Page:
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Rainfall washes out shop sales in March

[Press center8] time:2023-06-02 04:24:09 source:BBC News (British Broadcasting Corporation) author:Press center6 click:49order

UK retail sales volumes fell by 0.9% between February and March with shops blaming wet weather for fewer shoppers.

Department and clothing stores said they suffered particularly, in the sixth wettest March since 1836.

Sales at food shops also fell, down 0.7%, following shortages of some products, official figures showed.

Many stores imposed limits on fresh produce such as tomatoes and cucumbers because of poor weather affecting supplies from Spain and North Africa.

The Office for National Statistics (ONS) said "26% of adults experienced shortages of essential food items that were needed on a regular basis" for much of March - an increase of the 18% who reported similar problems in February.

The amount of food that people bought last month is 3% below pre-pandemic levels in February 2020, which retailers blamed on the increased cost of living and higher prices.

Despite the fall in sales during March, for the first three months of the year sales grew by 0.6% compared with the previous three months, the ONS said, which was the first rise in quarterly sales since August 2021.

price increase - the rate at which prices are rising - hit 10.1% in March, mainly due to the increasing cost of food. The rate had been expected to fall below 10%.

However, a drop in food production costs - which peaked in October last year according to the British Retail Consortium (BRC) - has not yet filtered into supermarkets.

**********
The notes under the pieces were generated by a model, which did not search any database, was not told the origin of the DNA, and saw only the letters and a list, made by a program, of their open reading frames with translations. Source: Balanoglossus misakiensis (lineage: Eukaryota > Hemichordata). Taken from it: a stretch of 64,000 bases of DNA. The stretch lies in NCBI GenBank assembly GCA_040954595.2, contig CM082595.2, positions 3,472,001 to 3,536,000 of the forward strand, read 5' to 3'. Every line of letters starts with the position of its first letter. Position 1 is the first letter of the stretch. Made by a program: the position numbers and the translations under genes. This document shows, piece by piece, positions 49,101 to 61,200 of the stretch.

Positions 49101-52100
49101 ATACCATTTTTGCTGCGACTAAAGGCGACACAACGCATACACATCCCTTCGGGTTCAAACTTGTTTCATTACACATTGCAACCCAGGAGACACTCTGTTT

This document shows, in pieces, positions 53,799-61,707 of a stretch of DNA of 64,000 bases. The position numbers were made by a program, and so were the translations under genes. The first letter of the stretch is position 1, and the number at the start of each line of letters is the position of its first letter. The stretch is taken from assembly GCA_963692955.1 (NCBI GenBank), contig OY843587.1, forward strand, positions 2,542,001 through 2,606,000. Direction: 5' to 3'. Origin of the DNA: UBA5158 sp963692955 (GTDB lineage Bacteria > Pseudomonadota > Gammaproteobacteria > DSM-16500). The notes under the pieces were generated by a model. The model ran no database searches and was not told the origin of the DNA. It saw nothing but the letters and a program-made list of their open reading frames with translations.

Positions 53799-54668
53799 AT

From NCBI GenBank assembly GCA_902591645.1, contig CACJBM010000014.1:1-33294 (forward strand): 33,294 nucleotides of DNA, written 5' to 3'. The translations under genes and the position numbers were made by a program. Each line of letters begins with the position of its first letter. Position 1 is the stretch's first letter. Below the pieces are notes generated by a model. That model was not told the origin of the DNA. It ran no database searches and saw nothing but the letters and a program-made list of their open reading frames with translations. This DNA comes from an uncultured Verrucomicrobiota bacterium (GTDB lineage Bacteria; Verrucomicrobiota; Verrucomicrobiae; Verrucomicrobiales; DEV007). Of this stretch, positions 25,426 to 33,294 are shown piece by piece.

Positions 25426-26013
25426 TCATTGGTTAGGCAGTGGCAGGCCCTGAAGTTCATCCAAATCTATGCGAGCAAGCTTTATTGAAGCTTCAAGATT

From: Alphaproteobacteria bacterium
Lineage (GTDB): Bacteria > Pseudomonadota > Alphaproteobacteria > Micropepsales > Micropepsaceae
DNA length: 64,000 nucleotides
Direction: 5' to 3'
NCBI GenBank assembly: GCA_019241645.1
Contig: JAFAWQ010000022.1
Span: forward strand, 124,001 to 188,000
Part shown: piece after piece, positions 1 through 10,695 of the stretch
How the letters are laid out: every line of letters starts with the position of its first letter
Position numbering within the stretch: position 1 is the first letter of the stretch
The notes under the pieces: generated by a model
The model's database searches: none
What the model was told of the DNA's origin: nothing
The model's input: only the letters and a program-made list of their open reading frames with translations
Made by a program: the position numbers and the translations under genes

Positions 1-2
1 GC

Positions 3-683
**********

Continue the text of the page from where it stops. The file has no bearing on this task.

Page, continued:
The BRC said that it takes between three and nine months for falling prices to reach shops, but it said on Wednesday it expected food prices to start falling "over the next few months".

The impact of rising food prices can be seen across society. Separate figures from the ONS show that 96% of people it surveyed blamed the price of food shopping for the rising cost of living which they had experienced in the last month.

That was greater than the 77% who pointed to gas and electricity bills.

As a result, many said they were cutting back on non-essential spending, which could include fashion, while nearly half of those asked said they were shopping around more. Among the respondents, 42% said they were spending less on food shopping and other essentials.

Analysts at Capital Economics said the rise in quarterly sales suggested "the 18-month retail 'recession' may have come to an end. Indeed, the more seasonable weather in April may support a rebound in sales this month".

However, it said sales could still be tempered by a further rise in the interest rate when the Bank of England next meets in May, putting further pressure on consumer spending.

The Bank has been raising borrowing costs - which currently stand at 4.25% - to try to calm stubbornly high inflation.

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(editor-in-charge:Press center4)

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